Tribunal Criminal Tribunal for the Former Yugoslavia

Page 18085

 1                           Friday, 13 January 2012

 2                           [Open session]

 3                           [The accused entered court]

 4                           --- Upon commencing at 9.04 a.m.

 5             JUDGE FLUEGGE:  Good morning to everybody in the courtroom.  We

 6     are again sitting pursuant to Rule 15 bis, pursuant to the reasons given

 7     yesterday at the outset of the hearing.

 8             Are there any matters to discuss before we start with the

 9     witness?

10             Mr. Vanderpuye.

11             MR. VANDERPUYE:  Thank you, Mr. President.  And good morning to

12     you.  Good morning to you, Your Honour, Judge Nyambe.  And good morning,

13     everyone.

14             Mr. President, I had asked for a preliminary matter to be raised

15     with the Trial Chamber because we received the binder or notebook filled

16     with materials that Mr. Pecanac had with him during the course of his

17     testimony yesterday, and we received it yesterday evening around 10.00 or

18     so.  I had an opportunity briefly to go through that material just to see

19     what it was, and in doing so there appear to be materials in there that

20     are of great significance to this case, to other cases, and also to the

21     further examination of Mr. Pecanac.  In particular, there are handwritten

22     notes which appear to come from a notebook which is of the type that is

23     normally kept by officers.  We've seen some of those in this case already

24     which document the happenings on key dates relative to this indictment,

25     such as 14th of July 1995, the 15th of July 1995.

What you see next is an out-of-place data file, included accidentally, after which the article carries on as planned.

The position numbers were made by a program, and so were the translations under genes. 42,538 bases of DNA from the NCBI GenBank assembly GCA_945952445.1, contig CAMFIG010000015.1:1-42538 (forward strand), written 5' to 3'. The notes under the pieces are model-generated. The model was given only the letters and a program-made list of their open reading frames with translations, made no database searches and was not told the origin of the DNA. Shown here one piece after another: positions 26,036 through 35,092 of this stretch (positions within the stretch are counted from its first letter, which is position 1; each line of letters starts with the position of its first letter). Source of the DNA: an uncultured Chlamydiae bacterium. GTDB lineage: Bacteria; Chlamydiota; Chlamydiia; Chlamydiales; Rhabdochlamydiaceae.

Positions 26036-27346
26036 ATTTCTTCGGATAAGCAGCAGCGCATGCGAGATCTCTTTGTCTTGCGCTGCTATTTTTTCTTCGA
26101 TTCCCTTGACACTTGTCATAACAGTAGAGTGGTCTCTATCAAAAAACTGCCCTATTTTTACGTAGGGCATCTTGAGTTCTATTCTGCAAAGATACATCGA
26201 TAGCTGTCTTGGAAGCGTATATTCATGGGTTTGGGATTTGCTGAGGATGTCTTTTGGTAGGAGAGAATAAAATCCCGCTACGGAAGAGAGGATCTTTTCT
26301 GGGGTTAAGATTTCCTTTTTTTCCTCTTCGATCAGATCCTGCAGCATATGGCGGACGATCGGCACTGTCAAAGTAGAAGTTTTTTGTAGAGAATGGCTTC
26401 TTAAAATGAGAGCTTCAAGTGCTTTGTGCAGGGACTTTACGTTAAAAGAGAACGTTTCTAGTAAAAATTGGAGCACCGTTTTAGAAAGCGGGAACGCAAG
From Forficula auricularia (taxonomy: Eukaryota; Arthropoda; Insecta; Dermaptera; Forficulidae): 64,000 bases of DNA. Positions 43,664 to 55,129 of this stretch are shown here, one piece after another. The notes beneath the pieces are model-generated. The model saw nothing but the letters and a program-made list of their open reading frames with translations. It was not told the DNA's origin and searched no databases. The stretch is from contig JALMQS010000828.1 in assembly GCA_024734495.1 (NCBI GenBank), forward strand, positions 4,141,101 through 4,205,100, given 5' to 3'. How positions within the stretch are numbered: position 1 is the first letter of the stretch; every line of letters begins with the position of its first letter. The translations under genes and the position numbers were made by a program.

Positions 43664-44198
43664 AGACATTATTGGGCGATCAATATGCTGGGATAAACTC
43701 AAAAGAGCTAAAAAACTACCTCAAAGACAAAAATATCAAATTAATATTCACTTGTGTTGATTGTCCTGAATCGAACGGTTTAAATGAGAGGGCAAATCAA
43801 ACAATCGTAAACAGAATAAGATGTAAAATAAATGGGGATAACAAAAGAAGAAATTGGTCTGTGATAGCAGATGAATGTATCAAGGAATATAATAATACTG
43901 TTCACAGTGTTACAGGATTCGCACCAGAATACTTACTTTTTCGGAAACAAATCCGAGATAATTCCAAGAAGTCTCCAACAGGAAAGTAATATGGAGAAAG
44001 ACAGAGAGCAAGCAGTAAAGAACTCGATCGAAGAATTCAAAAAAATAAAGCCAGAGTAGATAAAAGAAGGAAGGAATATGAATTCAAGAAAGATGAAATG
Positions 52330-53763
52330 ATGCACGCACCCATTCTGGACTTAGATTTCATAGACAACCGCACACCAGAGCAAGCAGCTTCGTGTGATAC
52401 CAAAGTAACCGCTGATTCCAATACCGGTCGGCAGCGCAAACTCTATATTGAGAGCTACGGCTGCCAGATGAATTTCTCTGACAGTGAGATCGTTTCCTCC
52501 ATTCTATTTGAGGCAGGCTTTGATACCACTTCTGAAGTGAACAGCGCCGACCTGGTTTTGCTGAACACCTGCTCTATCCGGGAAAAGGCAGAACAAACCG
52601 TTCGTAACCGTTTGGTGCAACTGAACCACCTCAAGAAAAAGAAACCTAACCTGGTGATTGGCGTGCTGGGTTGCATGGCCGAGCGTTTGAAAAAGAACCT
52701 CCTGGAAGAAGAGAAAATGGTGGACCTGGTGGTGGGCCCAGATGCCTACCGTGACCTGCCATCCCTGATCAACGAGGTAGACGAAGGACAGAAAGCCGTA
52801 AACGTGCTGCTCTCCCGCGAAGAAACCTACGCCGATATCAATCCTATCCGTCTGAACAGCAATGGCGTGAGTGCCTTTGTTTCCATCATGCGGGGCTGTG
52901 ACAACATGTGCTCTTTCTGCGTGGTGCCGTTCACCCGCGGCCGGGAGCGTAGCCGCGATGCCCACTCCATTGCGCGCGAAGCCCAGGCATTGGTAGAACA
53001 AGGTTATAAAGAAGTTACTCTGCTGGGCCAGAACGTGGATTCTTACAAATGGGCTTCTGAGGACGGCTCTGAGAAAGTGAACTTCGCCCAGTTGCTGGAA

Page 18086

 1             On those dates, in particular on the 14th of July, 1995, there

 2     appear to be contemporaneous notes taken of a meeting that was held

 3     between General Mladic, Carl Bildt, and others in Belgrade that have -- I

 4     think the Trial Chamber has already received some evidence on in this

 5     case.  There are a number of other entries in that same notebook which I

 6     have not had the opportunity to have translated or be able to read or

 7     understand, digest in any way.

 8             I am at the point in the examination of Mr. Pecanac where I am

 9     about to go through with him his whereabouts and the whereabouts of other

10     individuals that are significant to this case and this indictment, which

11     would naturally be the subject matter of those entries in the notebook

12     that he has.

13             In addition to the notebook, apparent notebook entries that he

14     has, there are also other documents which concern the events in this case

15     that are related to the key dates, once again, 15, 16, 14th of July.  And

16     these are documents, some of which I believe we have in evidence and some

17     of which I am not so sure about, but I haven't had, as you know, a lot of

18     time to go through them.  I don't know whether he has the originals of

19     these documents or not because I haven't seen the actual notebook.  I've

20     only received a copy of its contents, but these are documents, for

21     example, that have been authored by Colonel Petar Salapura, whom you've